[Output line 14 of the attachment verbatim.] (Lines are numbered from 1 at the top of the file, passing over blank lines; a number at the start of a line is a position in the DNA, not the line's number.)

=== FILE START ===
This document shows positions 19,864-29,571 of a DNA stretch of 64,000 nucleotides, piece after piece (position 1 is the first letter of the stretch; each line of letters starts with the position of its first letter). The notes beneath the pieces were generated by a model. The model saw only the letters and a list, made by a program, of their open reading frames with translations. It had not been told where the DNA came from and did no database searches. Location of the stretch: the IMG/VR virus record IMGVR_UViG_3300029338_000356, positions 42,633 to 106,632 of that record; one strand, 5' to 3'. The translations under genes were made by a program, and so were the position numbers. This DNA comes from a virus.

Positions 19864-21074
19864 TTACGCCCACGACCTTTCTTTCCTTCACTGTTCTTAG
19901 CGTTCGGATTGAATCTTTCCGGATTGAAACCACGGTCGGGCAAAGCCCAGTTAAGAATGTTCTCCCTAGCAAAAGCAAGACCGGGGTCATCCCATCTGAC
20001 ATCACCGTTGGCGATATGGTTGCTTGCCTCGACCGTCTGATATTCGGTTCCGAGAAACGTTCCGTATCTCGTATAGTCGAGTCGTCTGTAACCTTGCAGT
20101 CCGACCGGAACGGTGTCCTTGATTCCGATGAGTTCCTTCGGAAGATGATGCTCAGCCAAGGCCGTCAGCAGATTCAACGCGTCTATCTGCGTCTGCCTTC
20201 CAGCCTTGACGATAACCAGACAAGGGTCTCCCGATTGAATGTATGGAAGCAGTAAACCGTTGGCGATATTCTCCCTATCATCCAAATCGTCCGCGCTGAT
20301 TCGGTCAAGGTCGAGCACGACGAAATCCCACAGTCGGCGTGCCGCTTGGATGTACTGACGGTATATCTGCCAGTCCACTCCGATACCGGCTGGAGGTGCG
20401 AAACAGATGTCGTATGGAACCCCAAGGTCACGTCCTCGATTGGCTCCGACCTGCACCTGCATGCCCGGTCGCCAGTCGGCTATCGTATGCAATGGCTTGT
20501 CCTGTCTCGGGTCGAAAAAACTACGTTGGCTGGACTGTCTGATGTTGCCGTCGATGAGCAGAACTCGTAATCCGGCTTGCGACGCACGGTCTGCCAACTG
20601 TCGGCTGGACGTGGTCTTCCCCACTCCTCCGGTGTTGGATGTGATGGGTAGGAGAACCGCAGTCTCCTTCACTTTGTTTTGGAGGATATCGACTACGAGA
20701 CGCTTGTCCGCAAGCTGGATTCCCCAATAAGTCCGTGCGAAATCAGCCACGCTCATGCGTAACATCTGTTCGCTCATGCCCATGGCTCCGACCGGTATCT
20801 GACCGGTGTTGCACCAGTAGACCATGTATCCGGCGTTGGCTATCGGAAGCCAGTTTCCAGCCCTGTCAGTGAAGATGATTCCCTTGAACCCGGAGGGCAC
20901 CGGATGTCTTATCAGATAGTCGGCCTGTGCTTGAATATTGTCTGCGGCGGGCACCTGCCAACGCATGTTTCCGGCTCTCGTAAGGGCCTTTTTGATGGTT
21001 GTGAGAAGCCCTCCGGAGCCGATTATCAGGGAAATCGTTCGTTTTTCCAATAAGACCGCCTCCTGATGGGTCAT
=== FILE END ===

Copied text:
20901 CGGATGTCTTATCAGATAGTCGGCCTGTGCTTGAATATTGTCTGCGGCGGGCACCTGCCAACGCATGTTTCCGGCTCTCGTAAGGGCCTTTTTGATGGTT